Rick Owens on Fashion, His Signature Aesthetic and the Dr. Martens Collaboration

Rick Owens knows he has a reputation. It would be quite difficult to earn the nickname “dark lord of fashion” without being aware of it. Her eponymous label’s signature aesthetic — dark and drapey, punctuated with elements like gargoyle-spiked shoulders, men’s and women’s high heels, and bold pops of color — has won dozens of dedicated followers across the whole world. But, says Owens, “It may seem like Rick Owens’ world is just too extreme, or it may seem off-limits. I didn’t want that to happen.” In fact, if you ask him what he wants to promote with his work, he’ll tell you it’s “inclusiveness.” A dark lord he may seem, but much kinder and more outgoing than you think.

“I just want to be the guy who says, ‘We have other options,'” he explains, referencing the mainstream aesthetic of modern fashion. “What I feel is more expansive and generous.” It’s about bringing people into the fold, and as part of that project, in recent years Owens has begun collaborating with more mainstream brands like Adidas, Veja, Converse, Birkenstock and Dr. Martens. .

I caught up with the Paris-based designer on Zoom over the latest release of the latter, which features a calf-high 1918 boot as well as a riff on the iconic 8-eyelet 1460 boot finished with lacing in the shape of an Owens pentagram. We discussed this project, of course, but it quickly turned into a conversation about how Owens sees the company and what he wants to bring to it. Read on for a glimpse into the world of Rick Owens, courtesy of the man himself.

the 1460 boot, worn by performance artist and personal friend of owens, ron athey

The 1460 boot, worn by performance artist (and personal friend of Owens) Ron Athey.

Courtesy

On cooperation

After years of being a very isolated and reclusive designer, I felt like getting out of my little bubble. At worst, these types of collaborations can be hit machines, but at best, they can actually be something logical. I thought Doc Martens made sense for my personal interests and my personal history. Just the word “collaboration” is a positive word that I think I’m in the mood to endorse now, when in the past I might have been threatened that it meant something else.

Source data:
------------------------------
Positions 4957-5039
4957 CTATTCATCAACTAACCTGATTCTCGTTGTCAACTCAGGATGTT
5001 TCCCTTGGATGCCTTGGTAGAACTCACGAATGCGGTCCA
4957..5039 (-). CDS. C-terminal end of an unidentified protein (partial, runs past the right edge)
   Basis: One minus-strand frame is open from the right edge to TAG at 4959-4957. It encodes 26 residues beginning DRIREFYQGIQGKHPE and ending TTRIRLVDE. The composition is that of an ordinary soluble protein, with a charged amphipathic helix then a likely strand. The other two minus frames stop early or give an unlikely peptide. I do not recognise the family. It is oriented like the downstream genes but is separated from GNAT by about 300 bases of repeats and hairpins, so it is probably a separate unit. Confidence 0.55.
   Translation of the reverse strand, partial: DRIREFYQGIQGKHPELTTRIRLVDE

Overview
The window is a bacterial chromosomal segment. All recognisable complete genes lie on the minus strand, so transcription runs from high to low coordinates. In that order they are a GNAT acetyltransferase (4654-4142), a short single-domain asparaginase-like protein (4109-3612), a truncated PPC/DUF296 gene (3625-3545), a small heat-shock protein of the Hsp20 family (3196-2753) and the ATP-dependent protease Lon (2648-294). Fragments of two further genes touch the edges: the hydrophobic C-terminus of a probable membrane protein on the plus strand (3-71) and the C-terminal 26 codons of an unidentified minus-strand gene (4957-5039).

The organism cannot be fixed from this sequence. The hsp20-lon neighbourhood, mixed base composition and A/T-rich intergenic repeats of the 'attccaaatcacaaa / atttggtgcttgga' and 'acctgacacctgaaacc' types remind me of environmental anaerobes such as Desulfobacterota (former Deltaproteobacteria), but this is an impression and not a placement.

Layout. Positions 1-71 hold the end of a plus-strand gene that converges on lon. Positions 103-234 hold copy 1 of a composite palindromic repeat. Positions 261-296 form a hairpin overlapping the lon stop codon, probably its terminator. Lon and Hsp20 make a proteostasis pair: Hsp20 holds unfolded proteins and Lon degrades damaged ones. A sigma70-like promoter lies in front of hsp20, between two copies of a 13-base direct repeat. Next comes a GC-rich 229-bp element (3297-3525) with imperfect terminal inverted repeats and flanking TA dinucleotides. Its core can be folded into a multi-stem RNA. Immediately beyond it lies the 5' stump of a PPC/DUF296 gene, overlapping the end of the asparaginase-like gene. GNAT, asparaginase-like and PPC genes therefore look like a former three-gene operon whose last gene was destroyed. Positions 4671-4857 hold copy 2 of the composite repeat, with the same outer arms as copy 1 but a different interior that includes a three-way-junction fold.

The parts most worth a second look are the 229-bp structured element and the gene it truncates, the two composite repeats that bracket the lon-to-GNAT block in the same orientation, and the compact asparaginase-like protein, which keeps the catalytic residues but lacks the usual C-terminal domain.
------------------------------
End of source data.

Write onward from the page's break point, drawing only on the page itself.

And the other part is that I approve of communicating and becoming friends and reaching out. So it was a way for me to reach out and also to participate a little more in the world around me. It allows me to promote my agenda, but it also allows people to come in. Whereas before I might have seemed a little more distant and austere, I can use it as an invitation.

paris, france 23rd june Editorial use only For non-editorial use please ask for fashion house approval A model walks the runway during the rick owens menswear spring summer 2023 fashion show as part of paris fashion week on june 23, 2022 in paris, france photo by peter Images: whitegetty

A model walks the runway at the Owens Spring/Summer 2023 menswear show in Paris.

White Stone//Getty Images

On ‘Airport Aesthetics’

I am lucky now to have a platform where I can promote personal agendas. And those agendas are empathy and the promotion of an alternative aesthetic, because the aesthetic world, our contemporary aesthetic rules, can be so narrow. And if I can be someone who can make other suggestions and offer other options that might not be aesthetic or beauty cliches, that’s the role I’d like to have in the world.

There is this saying that I launched: “the aesthetics of the airport”. Because when you walk through an airport, you’re bound to wade through that gauntlet of fragrance ads, beauty ads, and luxury ads that all serve a very narrow purpose. Sexual longings, luxury longings, status longings – it all drives me crazy. It’s so sectarian. Bigotry is having a narrow set of rules, which are meant to be the only genuine rules. This is my interpretation.